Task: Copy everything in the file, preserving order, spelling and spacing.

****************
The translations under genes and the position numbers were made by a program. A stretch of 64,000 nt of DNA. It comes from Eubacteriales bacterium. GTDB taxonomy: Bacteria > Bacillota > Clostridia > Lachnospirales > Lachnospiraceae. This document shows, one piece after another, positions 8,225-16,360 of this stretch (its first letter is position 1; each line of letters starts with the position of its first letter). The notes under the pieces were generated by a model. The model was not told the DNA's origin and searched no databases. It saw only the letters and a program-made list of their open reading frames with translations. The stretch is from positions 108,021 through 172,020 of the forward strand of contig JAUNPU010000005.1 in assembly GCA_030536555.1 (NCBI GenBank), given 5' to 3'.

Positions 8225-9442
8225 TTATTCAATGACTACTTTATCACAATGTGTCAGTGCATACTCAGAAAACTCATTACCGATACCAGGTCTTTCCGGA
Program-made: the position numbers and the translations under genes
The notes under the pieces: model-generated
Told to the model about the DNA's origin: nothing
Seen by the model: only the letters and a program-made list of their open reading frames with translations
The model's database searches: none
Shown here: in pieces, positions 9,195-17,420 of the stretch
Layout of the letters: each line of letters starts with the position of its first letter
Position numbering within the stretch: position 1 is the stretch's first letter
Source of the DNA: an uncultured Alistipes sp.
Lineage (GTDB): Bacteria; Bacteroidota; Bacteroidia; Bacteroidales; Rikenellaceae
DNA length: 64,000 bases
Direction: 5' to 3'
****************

The translations under genes and the position numbers were made by a program. A stretch of 64,000 nt of DNA. It comes from Eubacteriales bacterium. GTDB taxonomy: Bacteria > Bacillota > Clostridia > Lachnospirales > Lachnospiraceae. This document shows, one piece after another, positions 8,225-16,360 of this stretch (its first letter is position 1; each line of letters starts with the position of its first letter). The notes under the pieces were generated by a model. The model was not told the DNA's origin and searched no databases. It saw only the letters and a program-made list of their open reading frames with translations. The stretch is from positions 108,021 through 172,020 of the forward strand of contig JAUNPU010000005.1 in assembly GCA_030536555.1 (NCBI GenBank), given 5' to 3'.

Positions 8225-9442
8225 TTATTCAATGACTACTTTATCACAATGTGTCAGTGCATACTCAGAAAACTCATTACCGATACCAGGTCTTTCCGGA
Program-made: the position numbers and the translations under genes
The notes under the pieces: model-generated
Told to the model about the DNA's origin: nothing
Seen by the model: only the letters and a program-made list of their open reading frames with translations
The model's database searches: none
Shown here: in pieces, positions 9,195-17,420 of the stretch
Layout of the letters: each line of letters starts with the position of its first letter
Position numbering within the stretch: position 1 is the stretch's first letter
Source of the DNA: an uncultured Alistipes sp.
Lineage (GTDB): Bacteria; Bacteroidota; Bacteroidia; Bacteroidales; Rikenellaceae
DNA length: 64,000 bases
Direction: 5' to 3'